On the otherhand, if I was severely underpaid and wasn't in the market for a new job, this might make me feel the injustice of being unfairly compensated and motivate me to start job searching. However, it doesn't account for whether the person who was paid more has been in the industry longer or possesses certain skills that warrant the higher salary.

All in all - transparency of information should level the playing field and give more power back to the employees.

I'm just glad that I'm neither job hunting nor underpaid.

Another company,, also give company salary data, but it's on a subscription basis. At $9.95 per month, I'd rather just stay ignorant and happy with what I already have.

Sunday, September 9, 2007

Chinese Irish

Growing up, my teachers called me "Maureen" because they couldn't pronounce my Chinese name. I didn't think it was strange until Jr. High when someone told me that Maureen was an Irish name.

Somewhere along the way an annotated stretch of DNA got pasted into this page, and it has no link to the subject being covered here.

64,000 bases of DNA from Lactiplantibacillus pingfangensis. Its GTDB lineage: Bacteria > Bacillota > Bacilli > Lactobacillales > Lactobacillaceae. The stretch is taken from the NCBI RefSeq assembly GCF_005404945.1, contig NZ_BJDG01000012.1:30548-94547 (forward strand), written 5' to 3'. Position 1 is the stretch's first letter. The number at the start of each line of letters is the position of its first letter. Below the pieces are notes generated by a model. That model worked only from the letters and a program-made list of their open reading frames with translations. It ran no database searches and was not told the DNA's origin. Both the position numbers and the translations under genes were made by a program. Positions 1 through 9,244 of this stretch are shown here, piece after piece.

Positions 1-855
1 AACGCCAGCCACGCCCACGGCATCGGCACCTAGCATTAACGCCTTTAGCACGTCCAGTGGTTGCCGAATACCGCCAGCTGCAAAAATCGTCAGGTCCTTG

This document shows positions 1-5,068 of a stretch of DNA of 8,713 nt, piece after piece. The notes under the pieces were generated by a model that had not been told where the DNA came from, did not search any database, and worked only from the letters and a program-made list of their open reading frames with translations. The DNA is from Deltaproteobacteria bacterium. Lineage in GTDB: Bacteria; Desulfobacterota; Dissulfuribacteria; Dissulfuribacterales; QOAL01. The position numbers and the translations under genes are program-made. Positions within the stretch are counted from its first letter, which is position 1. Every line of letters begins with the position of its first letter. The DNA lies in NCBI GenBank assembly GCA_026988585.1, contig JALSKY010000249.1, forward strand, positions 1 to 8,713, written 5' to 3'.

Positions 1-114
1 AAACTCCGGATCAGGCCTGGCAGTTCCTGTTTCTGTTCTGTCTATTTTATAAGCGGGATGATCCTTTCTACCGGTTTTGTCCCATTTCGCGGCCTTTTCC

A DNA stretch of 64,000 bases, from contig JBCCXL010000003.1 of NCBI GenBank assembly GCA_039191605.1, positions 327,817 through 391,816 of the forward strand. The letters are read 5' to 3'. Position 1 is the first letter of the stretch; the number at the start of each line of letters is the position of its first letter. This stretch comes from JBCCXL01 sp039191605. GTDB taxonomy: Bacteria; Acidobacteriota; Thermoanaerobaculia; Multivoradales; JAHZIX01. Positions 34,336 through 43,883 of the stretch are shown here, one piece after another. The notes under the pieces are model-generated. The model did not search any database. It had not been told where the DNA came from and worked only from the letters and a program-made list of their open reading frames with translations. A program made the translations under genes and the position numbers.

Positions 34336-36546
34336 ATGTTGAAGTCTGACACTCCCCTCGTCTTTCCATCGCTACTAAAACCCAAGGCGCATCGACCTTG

Last week, I returned from a business trip to Dublin where I ventured out to city center and experienced my unofficial heritage for the first time.
The Temple Bar area was just as I imagined it with Guinness signs everywhere and cobblestone roads. On Grafton Street, the shops were mostly the same as you would find in any big city with the exception of Butlers Chocolates.

The ironic part of the entire trip was when my coworker suggested that we have Mongolian BBQ for dinner in Dublin. I suppose that is better than the traditional meal of potatoes and beef stew of some sort. At over 25 Euros for a decent meal, I would still prefer the cheap eats in the Bay Area where less than 5 Euros would buy you a full Chinese dinner and then some for leftovers.

  • As for my name, I've long since dropped the nickname Maureen, but people still call me "Mo".
  • Monday, August 20, 2007

    The Big Three Four